If your laptop doesn’t work at Minneapolis City Hall, you can blame the City Council.
The money to bring Wi-Fi to every nook and cranny of the building has been diverted to fund an auditor and restore some proposed cuts to the Minneapolis Telecommunications Network.
The Employee Computing Mobility Program had $240,000 in the budget recommended by Mayor R.T. Rybak. It now has $80,000.
On Tuesday, the Ways and Means/Budget Committee took $100,000 for MTN. On Wednesday, they came back and took $60,000 to fund an auditor. The mayor’s budget had removed one auditor to save $100,000.
Council Member Diane Hofstede proposed taking money from the Neighborhood and Community Relations Program to fund the auditor job. Her colleagues liked the idea of adding the auditor but not her funding source.
During a break, Hofstede huddled with the financial staff and found $60,000 in the already-depleted fund to bring Wi-Fi to City Hall. This time, her colleagues approved.
When there is no money to spend, the idea of increasing fees usually occurs to someone, and in this case, it was Council Member Gary Schiff.
On Tuesday, he suggested charging those who apply for a liquor license with the cost of doing the required criminal background check. That cost is currently covered by the Minneapolis Police Department.
On Wednesday, he came back with a plan that would charge a license applicant for any expense incurred by the Minneapolis Fire Department as they investigate the application and the project. Those expenses are currently paid by the Minneapolis Fire Department.
And Schiff didn’t stop there.
At his suggestion, the city will increase the fees for land use applications by 3.5 percent and also raise the price of the zoning re-inspection fee from $150 to $200. The two fee increases are expected to generate $95,000, which is enough to add one zoning inspector.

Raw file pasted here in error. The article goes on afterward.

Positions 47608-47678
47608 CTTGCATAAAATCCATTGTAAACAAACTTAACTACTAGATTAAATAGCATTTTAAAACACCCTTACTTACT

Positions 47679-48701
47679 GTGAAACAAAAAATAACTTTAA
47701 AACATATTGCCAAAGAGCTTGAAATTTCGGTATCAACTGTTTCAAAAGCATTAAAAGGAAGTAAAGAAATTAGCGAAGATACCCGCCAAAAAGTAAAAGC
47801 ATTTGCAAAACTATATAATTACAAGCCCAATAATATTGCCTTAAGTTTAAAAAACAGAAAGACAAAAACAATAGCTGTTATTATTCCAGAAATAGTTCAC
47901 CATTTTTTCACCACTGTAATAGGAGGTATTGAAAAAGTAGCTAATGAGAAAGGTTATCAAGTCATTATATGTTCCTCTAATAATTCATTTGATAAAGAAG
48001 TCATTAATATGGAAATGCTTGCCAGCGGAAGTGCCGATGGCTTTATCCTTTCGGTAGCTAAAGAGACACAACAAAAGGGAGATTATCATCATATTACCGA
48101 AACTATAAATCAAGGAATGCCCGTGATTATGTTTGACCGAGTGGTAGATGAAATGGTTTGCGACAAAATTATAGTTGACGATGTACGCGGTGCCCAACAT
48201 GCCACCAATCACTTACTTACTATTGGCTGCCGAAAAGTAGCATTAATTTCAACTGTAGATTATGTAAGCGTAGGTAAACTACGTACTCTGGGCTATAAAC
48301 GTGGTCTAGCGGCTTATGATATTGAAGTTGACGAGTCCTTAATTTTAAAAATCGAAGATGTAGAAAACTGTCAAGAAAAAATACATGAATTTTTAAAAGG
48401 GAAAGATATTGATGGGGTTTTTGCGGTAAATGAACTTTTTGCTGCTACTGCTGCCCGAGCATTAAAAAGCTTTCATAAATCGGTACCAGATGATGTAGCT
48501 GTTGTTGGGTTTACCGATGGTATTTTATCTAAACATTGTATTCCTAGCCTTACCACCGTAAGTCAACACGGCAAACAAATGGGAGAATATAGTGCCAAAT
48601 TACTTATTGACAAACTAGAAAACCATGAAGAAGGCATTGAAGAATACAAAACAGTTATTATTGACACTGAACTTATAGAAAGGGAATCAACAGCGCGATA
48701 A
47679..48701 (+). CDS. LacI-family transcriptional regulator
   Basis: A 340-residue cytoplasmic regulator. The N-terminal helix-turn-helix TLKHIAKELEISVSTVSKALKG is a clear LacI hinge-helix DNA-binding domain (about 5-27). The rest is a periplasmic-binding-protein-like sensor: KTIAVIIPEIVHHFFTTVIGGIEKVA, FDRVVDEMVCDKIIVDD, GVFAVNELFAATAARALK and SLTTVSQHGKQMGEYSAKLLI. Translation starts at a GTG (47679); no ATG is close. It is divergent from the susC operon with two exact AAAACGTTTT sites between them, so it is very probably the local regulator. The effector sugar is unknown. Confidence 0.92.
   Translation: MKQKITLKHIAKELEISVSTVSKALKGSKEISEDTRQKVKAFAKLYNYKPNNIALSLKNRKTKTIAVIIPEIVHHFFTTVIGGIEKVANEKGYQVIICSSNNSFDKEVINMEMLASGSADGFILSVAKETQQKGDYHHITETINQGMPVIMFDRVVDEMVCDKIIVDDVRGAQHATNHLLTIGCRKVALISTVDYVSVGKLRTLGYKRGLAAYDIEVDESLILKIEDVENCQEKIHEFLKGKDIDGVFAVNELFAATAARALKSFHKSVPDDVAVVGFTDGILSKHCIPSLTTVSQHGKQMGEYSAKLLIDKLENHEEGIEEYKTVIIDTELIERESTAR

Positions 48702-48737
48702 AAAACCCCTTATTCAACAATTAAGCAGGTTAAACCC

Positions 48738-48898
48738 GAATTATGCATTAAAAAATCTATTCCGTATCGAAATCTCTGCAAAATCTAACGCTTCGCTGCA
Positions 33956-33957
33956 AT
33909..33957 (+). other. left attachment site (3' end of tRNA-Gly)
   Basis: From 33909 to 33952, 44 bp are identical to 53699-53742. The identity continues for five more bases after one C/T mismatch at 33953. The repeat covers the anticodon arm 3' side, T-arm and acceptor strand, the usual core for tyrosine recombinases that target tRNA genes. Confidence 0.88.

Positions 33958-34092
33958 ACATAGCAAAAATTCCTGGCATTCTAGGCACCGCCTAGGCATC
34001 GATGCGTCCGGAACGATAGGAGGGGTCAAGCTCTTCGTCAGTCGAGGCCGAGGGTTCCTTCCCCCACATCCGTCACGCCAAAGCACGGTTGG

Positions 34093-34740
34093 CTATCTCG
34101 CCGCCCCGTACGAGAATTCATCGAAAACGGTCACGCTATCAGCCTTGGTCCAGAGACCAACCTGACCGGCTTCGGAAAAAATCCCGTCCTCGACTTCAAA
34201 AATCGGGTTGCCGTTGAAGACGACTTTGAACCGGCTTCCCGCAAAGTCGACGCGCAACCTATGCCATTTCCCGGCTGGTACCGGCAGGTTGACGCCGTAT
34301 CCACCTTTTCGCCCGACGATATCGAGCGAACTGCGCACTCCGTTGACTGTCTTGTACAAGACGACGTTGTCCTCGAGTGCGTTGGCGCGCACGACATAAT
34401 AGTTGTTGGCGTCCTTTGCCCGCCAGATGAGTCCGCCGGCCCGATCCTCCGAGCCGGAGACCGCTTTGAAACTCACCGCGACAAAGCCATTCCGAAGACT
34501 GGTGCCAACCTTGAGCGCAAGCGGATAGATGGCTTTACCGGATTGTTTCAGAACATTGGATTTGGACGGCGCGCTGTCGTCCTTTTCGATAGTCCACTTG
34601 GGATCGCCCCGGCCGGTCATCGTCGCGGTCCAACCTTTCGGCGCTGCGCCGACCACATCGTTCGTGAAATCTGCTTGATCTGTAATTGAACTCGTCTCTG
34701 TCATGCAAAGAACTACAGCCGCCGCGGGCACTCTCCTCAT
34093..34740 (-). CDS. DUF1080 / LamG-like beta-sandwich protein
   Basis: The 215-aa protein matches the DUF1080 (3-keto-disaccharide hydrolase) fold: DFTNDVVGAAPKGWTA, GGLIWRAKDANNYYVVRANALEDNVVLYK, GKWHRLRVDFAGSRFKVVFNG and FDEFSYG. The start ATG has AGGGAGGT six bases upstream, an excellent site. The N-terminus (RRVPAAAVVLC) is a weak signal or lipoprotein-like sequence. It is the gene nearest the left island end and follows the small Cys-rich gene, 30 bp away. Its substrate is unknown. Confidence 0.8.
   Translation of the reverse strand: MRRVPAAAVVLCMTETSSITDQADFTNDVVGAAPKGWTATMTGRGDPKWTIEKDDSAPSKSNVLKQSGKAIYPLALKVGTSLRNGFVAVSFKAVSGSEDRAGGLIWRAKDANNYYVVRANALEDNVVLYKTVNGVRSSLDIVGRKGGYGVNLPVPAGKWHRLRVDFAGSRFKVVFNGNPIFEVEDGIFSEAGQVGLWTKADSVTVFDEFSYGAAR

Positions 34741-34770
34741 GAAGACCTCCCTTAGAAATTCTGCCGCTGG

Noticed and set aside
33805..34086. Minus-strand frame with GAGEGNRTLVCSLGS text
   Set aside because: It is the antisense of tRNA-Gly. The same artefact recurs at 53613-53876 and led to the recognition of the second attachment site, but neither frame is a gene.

“A city without the ability to enforce its zoning code is not one we want,” said Schiff.
Council Member Sandy Colvin Roy moved $700,000 from the mayor’s budget for traffic signals to instead fund pavement maintenance equipment. The money comes from bond funding.
She also moved the senior ombudsman from the Health and Family Support Program to the Neighborhood and Community Relations Program by transferring the $106,000 that funds the position.
And if you were worried about your garbage fees paying for the removal of graffiti from city property, worry no more. That cost will now be covered by the operating budgets for the “infrastructure where the graffiti land,” thanks to Colvin Roy.
The end of the budget process is in sight. Circle Dec. 14 on your calendar for a 6:05 p.m. public hearing in Room 317, followed by a City Council meeting where members can again amend the budget before an expected final vote.